Remarks by Ambassador Jean Manes at the CENPROMYPE Ceremony

CENPROMYPE Closing Remarks
Ambassador Jean Elizabeth Manes
Monday October 30, 4:30 PM, Crowne Plaza Hotel


Some years ago I had the opportunity to meet a group of entrepreneurs in Afghanistan. A group of truly extraordinary women. But it made me think that they were not really extraordinary women. They are simply women. Because we are like that. We are used to fighting for everything. To fight for our place. We are used to fighting for things we should not have to fight for.

So when I think of these women, I have to stop and think whether they are extraordinary. They are just women.

One of them founded a software company, another founded her own transport company and another was the captain of the women’s soccer team. And the women’s soccer team in Afghanistan could not play on the same court twice, because they received death threats. They had to constantly change the place where they practiced this sport they loved. And this can not be.

These exceptional women, but simply women, were changing their worlds, their realities, the expectations others had of them, because they had a clear vision of who they wanted to be as people, as women.

But even more importantly because they are women who are laying the foundations on which future generations will stand. I am here now because there were other women before me who fought for the rights that have allowed me to have a place in my government.

It is now our responsibility to support these women by creating favorable conditions so that they can develop and transform their communities. Because it’s entrepreneurs like them that will shape our economies.

In the United States, SMEs represent 99.7% of companies and 48% of employees in the United States work for these companies. And according to the World Bank it is estimated that in Honduras and Belize there are up to 50 SMEs per 1,000 inhabitants.

In Central America, and in the world, there is no sustainable economic growth model without strong support for this sector. There is no other sector that can create employment and respond to constant fluctuations in the market as SMEs do.

And what we have learned from our own experience in the United States is that when women have opportunities and are empowered to be entrepreneurs, they complement the market, because their approach to business and market needs are unique. But we also know that by giving an opportunity to a woman we are changing her family and her community.

In small countries, whether in territory such as El Salvador, or in a population such as Belize or other countries, the main bet for any business must be export. And the microenterprise is no exception. Because business expansion will be almost impossible if you do not think outside the domestic market.

40 years ago when I grew up in a small family business, export was a long-term plan. Thinking outside the domestic market was something that came after establishing itself locally.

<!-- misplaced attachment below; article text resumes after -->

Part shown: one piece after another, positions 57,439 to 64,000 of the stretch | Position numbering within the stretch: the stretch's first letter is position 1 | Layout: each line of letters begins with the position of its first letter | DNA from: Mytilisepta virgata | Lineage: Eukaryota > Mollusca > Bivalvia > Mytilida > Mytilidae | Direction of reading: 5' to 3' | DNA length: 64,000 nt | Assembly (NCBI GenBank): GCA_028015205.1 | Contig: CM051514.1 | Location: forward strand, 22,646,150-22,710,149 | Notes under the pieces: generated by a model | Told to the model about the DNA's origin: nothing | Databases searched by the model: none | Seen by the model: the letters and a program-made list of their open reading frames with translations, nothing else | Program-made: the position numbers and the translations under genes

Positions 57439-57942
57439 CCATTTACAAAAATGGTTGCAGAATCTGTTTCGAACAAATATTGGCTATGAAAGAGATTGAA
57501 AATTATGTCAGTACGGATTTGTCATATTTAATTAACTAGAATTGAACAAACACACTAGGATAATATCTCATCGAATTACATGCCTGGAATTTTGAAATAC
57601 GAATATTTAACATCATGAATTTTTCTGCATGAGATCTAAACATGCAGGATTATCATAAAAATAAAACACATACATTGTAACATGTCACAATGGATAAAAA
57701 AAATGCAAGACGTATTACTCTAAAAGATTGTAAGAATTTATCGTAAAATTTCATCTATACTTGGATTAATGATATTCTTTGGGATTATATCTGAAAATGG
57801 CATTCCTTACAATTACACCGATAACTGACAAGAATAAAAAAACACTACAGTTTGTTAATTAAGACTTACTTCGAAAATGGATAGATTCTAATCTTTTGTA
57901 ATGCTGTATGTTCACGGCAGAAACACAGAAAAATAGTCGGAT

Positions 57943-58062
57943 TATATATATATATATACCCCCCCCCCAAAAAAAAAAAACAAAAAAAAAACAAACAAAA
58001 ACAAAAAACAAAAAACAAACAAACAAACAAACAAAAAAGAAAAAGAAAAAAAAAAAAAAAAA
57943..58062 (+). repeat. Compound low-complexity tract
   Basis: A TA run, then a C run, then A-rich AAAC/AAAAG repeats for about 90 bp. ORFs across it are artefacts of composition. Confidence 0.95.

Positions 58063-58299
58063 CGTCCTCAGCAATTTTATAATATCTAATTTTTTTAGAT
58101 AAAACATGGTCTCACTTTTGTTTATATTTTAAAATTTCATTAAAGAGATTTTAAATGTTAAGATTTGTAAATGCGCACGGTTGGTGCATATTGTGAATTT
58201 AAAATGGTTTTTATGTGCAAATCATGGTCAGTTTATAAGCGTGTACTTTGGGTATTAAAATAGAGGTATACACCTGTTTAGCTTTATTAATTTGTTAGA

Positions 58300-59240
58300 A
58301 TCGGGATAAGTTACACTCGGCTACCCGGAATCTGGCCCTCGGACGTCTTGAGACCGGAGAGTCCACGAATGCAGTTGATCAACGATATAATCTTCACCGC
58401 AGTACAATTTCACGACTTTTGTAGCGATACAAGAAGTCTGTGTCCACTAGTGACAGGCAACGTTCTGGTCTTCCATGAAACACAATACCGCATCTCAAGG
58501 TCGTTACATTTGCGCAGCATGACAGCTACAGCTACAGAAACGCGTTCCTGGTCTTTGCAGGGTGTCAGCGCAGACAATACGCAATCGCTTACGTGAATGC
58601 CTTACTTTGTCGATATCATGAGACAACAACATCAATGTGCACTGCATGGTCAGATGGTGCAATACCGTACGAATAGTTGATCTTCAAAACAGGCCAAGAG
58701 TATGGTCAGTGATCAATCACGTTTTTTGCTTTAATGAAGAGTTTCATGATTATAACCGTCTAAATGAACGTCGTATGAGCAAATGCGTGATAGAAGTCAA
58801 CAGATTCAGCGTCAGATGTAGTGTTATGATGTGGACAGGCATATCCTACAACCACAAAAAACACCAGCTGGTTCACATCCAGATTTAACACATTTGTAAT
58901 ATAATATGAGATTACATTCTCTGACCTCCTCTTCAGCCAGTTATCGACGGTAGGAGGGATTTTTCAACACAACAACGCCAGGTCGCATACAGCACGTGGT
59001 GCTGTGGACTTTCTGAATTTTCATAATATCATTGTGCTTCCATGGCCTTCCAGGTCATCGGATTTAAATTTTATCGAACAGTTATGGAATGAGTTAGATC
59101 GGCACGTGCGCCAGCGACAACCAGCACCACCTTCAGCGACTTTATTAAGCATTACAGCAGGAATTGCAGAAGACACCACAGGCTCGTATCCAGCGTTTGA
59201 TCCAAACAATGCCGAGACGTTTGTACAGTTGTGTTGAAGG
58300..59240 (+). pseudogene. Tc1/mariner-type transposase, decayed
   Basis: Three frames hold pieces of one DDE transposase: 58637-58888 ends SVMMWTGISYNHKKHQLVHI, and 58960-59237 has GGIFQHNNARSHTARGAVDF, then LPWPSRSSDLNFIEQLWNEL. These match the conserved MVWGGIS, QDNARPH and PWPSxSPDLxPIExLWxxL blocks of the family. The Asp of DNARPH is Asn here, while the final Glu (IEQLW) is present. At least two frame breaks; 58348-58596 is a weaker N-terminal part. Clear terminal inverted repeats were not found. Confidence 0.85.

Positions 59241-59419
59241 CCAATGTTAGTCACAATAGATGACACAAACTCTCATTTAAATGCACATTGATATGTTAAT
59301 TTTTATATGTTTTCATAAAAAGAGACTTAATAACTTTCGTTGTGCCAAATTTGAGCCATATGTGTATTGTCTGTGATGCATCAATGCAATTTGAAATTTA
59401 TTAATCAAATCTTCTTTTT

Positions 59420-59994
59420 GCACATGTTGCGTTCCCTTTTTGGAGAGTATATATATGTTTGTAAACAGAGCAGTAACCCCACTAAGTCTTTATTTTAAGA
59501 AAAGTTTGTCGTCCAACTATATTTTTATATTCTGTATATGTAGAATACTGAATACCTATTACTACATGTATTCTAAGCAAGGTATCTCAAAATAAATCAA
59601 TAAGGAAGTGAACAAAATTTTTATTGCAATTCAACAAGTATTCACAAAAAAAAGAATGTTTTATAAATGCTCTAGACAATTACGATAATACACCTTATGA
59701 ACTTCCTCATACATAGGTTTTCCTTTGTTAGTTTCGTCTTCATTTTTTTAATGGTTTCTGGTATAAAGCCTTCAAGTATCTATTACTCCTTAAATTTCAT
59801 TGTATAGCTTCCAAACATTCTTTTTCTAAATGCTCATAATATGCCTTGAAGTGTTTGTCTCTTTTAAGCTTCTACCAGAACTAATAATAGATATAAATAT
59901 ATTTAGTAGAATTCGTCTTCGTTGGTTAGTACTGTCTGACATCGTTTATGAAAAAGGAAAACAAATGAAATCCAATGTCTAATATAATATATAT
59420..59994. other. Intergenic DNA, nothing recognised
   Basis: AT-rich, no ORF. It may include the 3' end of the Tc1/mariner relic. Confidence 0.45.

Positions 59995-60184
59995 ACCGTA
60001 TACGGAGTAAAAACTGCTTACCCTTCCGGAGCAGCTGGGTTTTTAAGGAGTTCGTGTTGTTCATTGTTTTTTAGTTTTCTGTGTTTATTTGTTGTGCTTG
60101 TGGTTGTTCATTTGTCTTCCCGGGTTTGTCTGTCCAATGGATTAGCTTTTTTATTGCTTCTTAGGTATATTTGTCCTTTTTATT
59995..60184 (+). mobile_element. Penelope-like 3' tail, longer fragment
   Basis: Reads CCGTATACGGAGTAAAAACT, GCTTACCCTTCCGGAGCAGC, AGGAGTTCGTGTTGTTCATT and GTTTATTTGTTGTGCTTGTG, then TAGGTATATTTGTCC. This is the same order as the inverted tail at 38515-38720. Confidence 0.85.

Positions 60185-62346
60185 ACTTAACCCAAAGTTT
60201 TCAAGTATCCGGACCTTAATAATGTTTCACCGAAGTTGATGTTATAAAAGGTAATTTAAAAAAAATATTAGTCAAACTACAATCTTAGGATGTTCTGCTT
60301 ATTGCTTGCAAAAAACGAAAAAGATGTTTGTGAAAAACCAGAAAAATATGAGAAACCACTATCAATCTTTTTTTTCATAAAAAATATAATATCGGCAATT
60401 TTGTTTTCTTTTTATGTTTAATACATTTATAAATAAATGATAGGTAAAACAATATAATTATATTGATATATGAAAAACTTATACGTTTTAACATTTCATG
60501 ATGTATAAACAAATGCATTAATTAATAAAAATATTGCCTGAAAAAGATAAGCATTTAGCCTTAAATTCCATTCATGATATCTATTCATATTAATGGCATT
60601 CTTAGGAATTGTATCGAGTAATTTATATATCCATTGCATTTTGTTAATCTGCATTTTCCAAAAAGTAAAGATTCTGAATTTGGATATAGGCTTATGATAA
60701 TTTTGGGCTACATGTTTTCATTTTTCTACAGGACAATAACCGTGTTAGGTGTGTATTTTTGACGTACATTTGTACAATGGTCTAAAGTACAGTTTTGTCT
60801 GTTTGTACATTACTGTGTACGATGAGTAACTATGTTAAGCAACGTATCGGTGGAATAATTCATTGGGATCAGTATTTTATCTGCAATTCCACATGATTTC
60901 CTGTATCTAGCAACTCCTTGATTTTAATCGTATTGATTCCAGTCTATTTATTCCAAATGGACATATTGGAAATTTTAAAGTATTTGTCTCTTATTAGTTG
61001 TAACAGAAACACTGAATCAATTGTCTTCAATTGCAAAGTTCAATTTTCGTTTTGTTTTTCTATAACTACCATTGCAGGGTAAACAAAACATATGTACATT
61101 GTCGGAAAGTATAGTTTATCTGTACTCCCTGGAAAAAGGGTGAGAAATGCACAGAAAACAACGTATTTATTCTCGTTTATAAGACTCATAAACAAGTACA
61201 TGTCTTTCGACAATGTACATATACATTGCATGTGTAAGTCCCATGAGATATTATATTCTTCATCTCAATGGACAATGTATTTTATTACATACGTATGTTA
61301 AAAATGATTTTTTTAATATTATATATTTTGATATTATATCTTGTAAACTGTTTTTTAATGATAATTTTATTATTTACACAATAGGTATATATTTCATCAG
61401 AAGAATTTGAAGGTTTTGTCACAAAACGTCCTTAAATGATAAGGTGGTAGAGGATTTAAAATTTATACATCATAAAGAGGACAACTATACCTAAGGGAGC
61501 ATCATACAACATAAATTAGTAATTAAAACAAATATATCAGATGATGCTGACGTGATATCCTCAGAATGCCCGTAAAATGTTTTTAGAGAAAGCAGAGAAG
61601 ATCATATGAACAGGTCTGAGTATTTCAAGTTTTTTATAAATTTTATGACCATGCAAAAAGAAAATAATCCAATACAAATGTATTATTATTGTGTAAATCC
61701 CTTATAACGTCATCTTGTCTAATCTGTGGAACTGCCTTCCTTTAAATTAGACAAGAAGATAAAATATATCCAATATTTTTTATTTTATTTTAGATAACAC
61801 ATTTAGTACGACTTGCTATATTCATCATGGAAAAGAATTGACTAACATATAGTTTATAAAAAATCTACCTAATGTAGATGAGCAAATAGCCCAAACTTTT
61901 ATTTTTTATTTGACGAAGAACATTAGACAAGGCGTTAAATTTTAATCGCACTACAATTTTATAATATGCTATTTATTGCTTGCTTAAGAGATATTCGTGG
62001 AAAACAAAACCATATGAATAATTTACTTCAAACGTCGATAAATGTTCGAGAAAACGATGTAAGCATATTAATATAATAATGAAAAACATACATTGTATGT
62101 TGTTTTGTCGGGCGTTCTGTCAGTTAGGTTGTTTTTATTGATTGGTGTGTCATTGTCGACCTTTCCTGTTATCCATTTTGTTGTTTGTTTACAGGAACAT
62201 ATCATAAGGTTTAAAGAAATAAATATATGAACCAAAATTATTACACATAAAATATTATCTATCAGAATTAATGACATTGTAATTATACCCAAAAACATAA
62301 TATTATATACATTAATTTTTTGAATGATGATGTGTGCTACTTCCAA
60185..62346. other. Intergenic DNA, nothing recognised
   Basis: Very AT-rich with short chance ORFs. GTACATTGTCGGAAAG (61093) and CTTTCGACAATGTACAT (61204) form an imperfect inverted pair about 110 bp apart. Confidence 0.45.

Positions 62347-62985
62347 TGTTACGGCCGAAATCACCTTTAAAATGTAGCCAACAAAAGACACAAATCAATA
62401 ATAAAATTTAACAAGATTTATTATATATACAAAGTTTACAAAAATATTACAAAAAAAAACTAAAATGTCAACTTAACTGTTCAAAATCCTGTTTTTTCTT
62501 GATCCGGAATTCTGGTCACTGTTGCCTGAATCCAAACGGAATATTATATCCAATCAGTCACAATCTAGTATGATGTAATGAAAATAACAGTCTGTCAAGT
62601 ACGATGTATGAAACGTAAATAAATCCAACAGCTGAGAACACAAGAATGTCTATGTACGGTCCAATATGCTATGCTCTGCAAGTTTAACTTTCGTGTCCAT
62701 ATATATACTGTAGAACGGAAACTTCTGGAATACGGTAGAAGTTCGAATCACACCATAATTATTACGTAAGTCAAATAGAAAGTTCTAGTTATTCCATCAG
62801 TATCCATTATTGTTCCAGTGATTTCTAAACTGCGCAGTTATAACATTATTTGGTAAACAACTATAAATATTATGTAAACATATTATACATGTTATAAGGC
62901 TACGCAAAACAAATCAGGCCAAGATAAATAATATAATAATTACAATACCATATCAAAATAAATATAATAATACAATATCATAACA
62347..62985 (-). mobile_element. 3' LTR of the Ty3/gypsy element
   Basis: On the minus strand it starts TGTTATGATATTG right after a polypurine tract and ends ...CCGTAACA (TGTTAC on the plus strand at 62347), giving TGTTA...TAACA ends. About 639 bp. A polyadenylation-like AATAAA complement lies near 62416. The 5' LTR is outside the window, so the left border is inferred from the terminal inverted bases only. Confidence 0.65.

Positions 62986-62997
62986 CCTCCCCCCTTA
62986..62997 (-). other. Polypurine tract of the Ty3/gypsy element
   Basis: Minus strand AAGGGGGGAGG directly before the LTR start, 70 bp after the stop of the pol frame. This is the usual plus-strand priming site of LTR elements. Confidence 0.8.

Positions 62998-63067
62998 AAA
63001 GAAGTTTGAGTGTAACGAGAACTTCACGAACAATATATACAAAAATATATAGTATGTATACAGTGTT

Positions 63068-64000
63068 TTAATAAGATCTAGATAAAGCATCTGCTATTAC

But the world has changed.

We live in a globalized era, where technology allows us to connect in a way that was impossible to achieve 40 years ago. It was impossible to achieve 10 years ago. The international market is accessible from the start, and fully virtual stores with digital catalogs are becoming the norm and not the exception. Because the key is to find a niche in the global market, and attract those customers. And when you have this approach, the true needs of entrepreneurs become clear.

How can we make this product comply with international standards? How can we attract a global buyer? What is the niche market that we can satisfy?

And encourage strategic alliances that will allow meeting that objective.

I have had the opportunity to meet many entrepreneurs around the world. People who have a great ability to work materials. Talented and innovative people. Creative designers But rarely, these people agree. And it is even more unusual for them to be one and the same person.

Entrepreneurship does not have to imply the exclusion of business teams. And all these elements are added to the value chain of the product. The modern and global consumer sees beyond the product. They look for added values ​​that align with their beliefs and ideals. Values ​​such as sustainability, social responsibility, creativity and innovation.

And I hope that when you apply all the knowledge and experience you have gained from this conference, you will keep this in mind when you execute your projects. Because it is not about supporting only the ideas that the entrepreneurs already have. It’s about helping those ideas evolve so they can succeed in a global market.

Let’s ask ourselves then: what do we have to do, as governments, as organizations, for these women to transform their communities, their countries?

What do we have to do, so that they can be the leaders of the future but also of the present?

I am very happy to participate in this event. I have confidence that women can change the world. I have this confidence because as women we are accustomed to seek alliances, to negotiate. We learn from an early age, to negotiate in our house and as mothers we negotiate with our children. It is something that is inside of us, to negotiate and to create alliances. That is why I have confidence in you who are leading this important initiative for all women in the region.